"We know that kids are using the Internet for play in increasing numbers and at younger ages," Clark continued. "The concept of virtual world online communities that immerse children in a brand-centric environment is still very early in the adoption curve. As we create synergies between our real-world stores and our new website, we believe we will be able to attract new and returning guests to our stores. We also believe that Build-A-Bearville gives us a strong platform for growth in other entertainment oriented areas for our brand."

Clark went on to outline the history of Build-A-Bearville. After a launch in December, the site hit 1 million users in just one month. Clark now reports that in 4 months, there have been over 3 million avatars created. There are no fees outside of purchasing a toy at a physical Build-A-Bear Workshop, and the avatars unlocked with the accompanying codes have no expiration date, unlike worlds like Beanie Babies 2.0 or Webkinz.

The main advantage Clark sees for Build-A-Bear in the increasingly competitive youth market, though, is the union of physical stores and a virtual world. She says the company is still in the learning phase "with regard to what programs and features work best to create synergies between the online world and our real world stores"

Article Link

Innovation lessons from Pixar: An interview with Oscar-winning director Brad Bird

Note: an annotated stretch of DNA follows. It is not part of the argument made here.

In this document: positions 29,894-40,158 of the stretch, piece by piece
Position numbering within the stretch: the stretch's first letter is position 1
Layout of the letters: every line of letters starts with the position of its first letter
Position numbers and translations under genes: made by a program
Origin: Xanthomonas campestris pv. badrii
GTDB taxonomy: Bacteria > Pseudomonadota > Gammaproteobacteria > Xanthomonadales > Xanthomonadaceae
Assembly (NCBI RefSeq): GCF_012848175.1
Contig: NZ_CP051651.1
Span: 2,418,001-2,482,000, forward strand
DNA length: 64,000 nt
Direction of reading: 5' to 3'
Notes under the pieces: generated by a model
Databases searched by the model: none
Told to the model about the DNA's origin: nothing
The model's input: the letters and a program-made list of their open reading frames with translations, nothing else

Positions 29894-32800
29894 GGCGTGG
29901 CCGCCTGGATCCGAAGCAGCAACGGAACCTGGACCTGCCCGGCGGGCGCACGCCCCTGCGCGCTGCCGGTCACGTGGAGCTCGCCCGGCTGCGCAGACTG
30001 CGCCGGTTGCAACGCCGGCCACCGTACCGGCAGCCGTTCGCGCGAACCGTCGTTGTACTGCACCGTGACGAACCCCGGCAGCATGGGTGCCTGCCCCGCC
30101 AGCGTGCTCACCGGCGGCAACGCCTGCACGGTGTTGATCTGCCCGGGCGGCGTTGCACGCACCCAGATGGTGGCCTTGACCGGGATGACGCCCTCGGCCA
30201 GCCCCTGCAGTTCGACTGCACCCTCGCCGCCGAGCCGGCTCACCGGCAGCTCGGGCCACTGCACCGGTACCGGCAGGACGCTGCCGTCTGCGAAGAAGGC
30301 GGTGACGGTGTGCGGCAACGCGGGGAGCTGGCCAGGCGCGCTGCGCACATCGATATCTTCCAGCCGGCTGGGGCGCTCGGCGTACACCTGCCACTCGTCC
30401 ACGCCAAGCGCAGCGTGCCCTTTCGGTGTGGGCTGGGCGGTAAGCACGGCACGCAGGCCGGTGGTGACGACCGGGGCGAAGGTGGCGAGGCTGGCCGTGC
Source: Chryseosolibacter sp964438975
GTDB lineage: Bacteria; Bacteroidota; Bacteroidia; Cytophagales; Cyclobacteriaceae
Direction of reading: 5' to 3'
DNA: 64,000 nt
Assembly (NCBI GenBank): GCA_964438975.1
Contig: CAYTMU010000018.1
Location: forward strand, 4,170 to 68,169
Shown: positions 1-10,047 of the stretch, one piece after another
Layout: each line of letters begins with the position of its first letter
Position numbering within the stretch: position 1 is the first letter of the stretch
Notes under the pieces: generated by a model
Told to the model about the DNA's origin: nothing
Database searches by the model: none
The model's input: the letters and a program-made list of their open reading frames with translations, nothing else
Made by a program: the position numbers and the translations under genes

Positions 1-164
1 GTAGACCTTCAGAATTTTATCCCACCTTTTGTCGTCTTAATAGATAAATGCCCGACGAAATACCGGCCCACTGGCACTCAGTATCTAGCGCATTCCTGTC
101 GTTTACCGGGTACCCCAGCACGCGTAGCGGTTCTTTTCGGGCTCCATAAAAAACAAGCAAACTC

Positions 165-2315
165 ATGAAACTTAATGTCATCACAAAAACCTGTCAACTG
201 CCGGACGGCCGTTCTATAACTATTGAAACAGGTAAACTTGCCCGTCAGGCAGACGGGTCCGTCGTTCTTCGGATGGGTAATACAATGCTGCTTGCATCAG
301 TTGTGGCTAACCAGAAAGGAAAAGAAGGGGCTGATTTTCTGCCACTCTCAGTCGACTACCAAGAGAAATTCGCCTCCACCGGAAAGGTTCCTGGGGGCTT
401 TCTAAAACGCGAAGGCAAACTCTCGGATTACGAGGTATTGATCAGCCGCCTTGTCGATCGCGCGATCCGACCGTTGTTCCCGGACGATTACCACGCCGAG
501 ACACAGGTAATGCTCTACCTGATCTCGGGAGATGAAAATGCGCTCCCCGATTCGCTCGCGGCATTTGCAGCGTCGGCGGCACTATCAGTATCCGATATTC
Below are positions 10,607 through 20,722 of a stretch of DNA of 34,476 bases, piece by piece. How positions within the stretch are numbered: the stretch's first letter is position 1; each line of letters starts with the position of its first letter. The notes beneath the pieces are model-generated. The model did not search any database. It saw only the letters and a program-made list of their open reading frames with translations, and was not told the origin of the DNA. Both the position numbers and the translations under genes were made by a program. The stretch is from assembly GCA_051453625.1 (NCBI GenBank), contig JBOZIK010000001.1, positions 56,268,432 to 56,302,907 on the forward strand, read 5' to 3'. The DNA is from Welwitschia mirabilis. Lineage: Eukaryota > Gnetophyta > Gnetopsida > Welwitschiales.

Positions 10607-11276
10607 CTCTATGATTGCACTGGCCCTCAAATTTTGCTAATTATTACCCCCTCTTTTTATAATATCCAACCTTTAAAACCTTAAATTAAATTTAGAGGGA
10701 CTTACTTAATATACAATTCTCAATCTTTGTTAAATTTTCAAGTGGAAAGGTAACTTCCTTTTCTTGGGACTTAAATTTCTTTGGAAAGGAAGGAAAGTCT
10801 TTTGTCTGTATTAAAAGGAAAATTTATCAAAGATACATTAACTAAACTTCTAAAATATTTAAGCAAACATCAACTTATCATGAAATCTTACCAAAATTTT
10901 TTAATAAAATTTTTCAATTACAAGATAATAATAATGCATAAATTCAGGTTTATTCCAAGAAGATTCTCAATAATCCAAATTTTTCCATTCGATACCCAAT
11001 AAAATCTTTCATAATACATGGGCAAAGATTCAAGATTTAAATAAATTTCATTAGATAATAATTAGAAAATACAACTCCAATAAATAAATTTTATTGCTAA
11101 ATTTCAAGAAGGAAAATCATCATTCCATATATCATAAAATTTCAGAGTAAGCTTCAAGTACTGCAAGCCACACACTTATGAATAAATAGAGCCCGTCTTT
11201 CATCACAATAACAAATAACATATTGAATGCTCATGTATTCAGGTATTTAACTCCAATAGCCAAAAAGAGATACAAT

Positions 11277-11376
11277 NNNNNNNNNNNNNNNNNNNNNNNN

If there’s one thing successful innovators have shown over the years, it’s that great ideas come from unexpected places. Who could have predicted that bicycle mechanics would develop the airplane or that the US Department of Defense would give rise to a freewheeling communications platform like the Internet?

Senior executives looking for ideas about how to make their companies more innovative can also seek inspiration in surprising sources. Exhibit One: Brad Bird, Pixar’s two-time Oscar-winning director. Bird’s hands-on approach to fostering creativity among animators holds powerful lessons for any executive hoping to nurture innovation in teams and organizations.

Bird joined Pixar in 2000, when the company was riding high following its release of the world’s first computer-animated feature film, Toy Story, and the subsequent hits A Bug’s Life and Toy Story 2. Concerned about complacency, senior executives Steve Jobs, Ed Catmull, and John Lasseter asked Bird, whose body of work included The Iron Giant and The Simpsons, to join the company and shake things up. The veteran of Walt Disney, Warner Brothers, and FOX delivered—winning Academy Awards (best animated feature) for two groundbreaking movies, The Incredibles and Ratatouille.